“Someone said to me early in my career: ‘Be careful who you abuse on the way up, because you never know who you’ll meet on your way down’,” says Erik Thomson. “That’s what everyone has to deal with. You make your choices in your life, you treat people in certain ways – it’s very hard to change.”

Thomson – who you’ll recognise from shows such as Packed to the Rafters and 800 Words – stars in the ABC’s new comedy, Aftertaste, as Easton West, a disgraced celebrity chef who’s returned home to Adelaide on the hunt for a comeback – and maybe a bit of redemption. Easton wasn’t careful on his way up, and he’s now definitely on his way down.

Easton is one of Australia’s greatest culinary exports, with a galaxy of Michelin stars and Nigella Lawson on speed dial. He’s also an egomaniac, a proud sexist and a casual racist – with a body-shaming habit added in for good measure.

In other words, he’s the archetypal bad-boy celebrity chef, hopped up by the kind of machismo and anger that propelled the likes of Gordon Ramsay and Marco Pierre White to stardom in the ’90s.

He’s not based on any one person, but everyone’s met an Easton at least once.

“We all recognise this man,” says Thomson. “Yes, this man’s in the food industry in [Aftertaste] – but this man is in every industry.”

If you were playing cancel bingo with Easton, the game would be over within a few sentences. And when we join him at the start of Aftertaste, he’s well and truly been tossed into the cultural sin bin. His latest controversy – involving abusing and slapping customers, and smacking a pig’s carcass (sliced lengthways, King Solomon-style) onto a food critic’s table – finally proves to be a bridge too far.

So Easton retreats home to Uraidla, in the Adelaide Hills, to lick his wounds, plan his next move and lay low with the family he neglected for 30 years. But the people he cast aside on his way to success – his widowed father, the sister he abandoned, the chef he racially demeaned – haven’t forgotten, and they’re not about to forgive, either. It’s only his niece Diana, brilliantly played by Natalie Abbott, who takes the time to get to know the uncle who never bothered to meet her.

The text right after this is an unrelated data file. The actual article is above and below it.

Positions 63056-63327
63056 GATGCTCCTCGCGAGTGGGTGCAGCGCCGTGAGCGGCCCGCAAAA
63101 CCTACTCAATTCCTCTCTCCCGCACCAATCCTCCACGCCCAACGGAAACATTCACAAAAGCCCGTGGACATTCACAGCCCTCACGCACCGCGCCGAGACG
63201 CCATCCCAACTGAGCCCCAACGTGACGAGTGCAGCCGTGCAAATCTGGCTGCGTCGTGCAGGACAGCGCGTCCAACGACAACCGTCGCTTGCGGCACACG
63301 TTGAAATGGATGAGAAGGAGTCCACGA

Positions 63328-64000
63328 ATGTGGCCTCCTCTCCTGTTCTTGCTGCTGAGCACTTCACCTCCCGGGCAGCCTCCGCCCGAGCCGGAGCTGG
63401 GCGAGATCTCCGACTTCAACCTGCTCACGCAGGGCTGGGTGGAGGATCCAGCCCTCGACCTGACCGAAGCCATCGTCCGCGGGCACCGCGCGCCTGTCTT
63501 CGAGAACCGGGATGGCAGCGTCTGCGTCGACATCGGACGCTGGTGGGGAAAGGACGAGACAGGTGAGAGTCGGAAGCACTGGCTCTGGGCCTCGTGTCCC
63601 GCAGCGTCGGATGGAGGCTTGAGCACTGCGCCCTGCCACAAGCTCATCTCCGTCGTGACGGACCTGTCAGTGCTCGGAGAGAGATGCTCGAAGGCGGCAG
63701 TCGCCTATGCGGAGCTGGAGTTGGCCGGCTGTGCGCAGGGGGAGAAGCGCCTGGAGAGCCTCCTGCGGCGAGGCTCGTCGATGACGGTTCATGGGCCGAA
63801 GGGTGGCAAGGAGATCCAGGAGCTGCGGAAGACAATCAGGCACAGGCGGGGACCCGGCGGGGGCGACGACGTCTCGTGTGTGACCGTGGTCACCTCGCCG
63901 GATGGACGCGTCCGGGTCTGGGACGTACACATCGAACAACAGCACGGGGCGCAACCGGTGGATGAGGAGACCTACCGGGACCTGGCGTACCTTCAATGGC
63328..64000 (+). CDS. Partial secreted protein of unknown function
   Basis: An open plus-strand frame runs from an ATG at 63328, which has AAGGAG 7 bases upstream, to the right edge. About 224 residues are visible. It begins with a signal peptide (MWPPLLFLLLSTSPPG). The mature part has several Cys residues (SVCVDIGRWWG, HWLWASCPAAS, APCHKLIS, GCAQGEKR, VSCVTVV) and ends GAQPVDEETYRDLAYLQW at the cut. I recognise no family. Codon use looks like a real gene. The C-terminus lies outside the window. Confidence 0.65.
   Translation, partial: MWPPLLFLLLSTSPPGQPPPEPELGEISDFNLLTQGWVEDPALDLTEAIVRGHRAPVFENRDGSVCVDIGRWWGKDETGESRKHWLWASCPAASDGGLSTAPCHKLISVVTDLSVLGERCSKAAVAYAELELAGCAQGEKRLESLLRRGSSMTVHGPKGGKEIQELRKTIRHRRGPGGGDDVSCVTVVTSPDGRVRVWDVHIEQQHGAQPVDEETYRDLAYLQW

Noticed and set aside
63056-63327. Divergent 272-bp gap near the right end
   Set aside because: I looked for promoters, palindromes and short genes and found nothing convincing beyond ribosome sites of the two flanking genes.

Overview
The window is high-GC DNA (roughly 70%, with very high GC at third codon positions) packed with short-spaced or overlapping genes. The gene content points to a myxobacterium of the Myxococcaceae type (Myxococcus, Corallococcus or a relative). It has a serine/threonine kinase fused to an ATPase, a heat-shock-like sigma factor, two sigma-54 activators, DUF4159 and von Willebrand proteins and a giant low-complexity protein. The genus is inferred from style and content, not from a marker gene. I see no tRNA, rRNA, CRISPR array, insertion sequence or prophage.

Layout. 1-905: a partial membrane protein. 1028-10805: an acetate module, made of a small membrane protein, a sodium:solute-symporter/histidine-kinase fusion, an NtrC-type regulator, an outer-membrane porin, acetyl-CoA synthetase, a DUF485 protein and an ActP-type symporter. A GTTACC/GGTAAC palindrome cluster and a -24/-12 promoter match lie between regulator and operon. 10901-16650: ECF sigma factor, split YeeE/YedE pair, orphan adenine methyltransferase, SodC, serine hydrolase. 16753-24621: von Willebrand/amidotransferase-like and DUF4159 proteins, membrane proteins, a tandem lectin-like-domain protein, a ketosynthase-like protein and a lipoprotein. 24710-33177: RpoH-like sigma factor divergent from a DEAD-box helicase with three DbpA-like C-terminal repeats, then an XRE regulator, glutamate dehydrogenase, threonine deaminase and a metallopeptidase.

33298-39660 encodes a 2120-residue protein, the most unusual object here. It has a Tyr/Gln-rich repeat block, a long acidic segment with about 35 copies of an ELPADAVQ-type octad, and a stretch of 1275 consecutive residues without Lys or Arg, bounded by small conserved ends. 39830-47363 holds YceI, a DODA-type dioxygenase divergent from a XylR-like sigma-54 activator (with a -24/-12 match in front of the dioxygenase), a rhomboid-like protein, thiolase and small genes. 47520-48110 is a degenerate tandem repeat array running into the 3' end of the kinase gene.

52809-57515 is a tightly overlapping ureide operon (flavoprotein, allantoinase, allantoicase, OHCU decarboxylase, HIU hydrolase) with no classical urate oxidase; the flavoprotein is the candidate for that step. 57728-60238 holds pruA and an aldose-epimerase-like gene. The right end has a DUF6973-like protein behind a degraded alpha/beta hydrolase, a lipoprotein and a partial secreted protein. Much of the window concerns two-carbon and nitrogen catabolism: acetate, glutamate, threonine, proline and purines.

Diana, fresh out of high school, is a preternaturally talented pastry chef. She’s inherited her uncle’s instinct for food – without his penchant for abusing everything with a pulse. But her cake stall Hot Buns is languishing, and she’s feeling the pressure to pack it in for uni.

Easton is her ticket out: a celebrity with deep connections in her dream industry. And for Easton, Diana is a lifeline – a young chef he can partner with to prove to everyone how remorseful and woke he is. It’s a complex relationship that provides the series with its emotional core. They’re both using one another, but who’s going to end up getting more out of the deal?

And do these men even deserve forgiveness? That’s the other thorny question that Aftertaste asks. In the first episode, Easton visits the restaurant of a chef, Ben Zhao (Remi Hii), who he once fired by telling him he “would never be anything more than a small-town Chinese cook”.

Now Ben – and his eponymous restaurant, Zhao’s – is the toast of South Australian dining. And he has some advice for Easton.

“This is about your whole career,” he tells him. “Bullying, abuse, sexism, generally being a dick – you’re going to need to take some time to find a new narrative or something because people are over the angry white guy shtick.”

“It’s not a shtick,” replies Easton.

“Then people are over you,” says Ben.

Thomson’s unsure as to whether Easton is worthy of redemption, and he wouldn’t commit to saying whether or not he gets it by the end of the six-part series.

“If you’ve got 30 years of your life invested in being a certain way, and if you are cancelled, and all you know how to do is cook – it was your whole world – how could you possibly start again? How do you turn around at that point?

“It’s all pretty fresh, this kind of culture of calling these guys out – hopefully it’s not just a fad. Hopefully it will have some long-term effects. It might take us 10 years, it might take us a generation or two, but it’s happening.”

Easton’s love for food – and feeding others – is his saving grace, and it might be his ticket to feeling genuine remorse for his actions, rejoining his family and even making a professional comeback.

“In our everyday lives we’re either eating and drinking; thinking about eating or drinking; or have just finished eating and drinking,” says Thomson. “Food is such a catalyst for so much pleasure, pain and all kinds of deeper family secrets. It’s universal.”

All that said, Aftertaste is above all a very, very funny show. Not just smile-while-you-watch entertaining – you’ll laugh audibly and frequently. Its important themes never get in the way of it being delightfully silly and vulgar television (like in episode one, when Easton tells an emu – plopped in front of his car – to go fuck itself).

It’s also just beautifully shot. The Adelaide Hills’ lush, undulating vineyards are given a gorgeous spotlight, and nearby Kangarilla – on the northern tip of the Fleurieu Peninsula – is the moody, misty setting for many of the show’s key moments. The food and cooking, meanwhile, wouldn’t be out of place in an episode of Chef’s Table. Keep your snacks at the ready, Aftertaste will make you hungry.

Aftertaste airs at 9pm on Wednesdays on ABC. Stream the series here.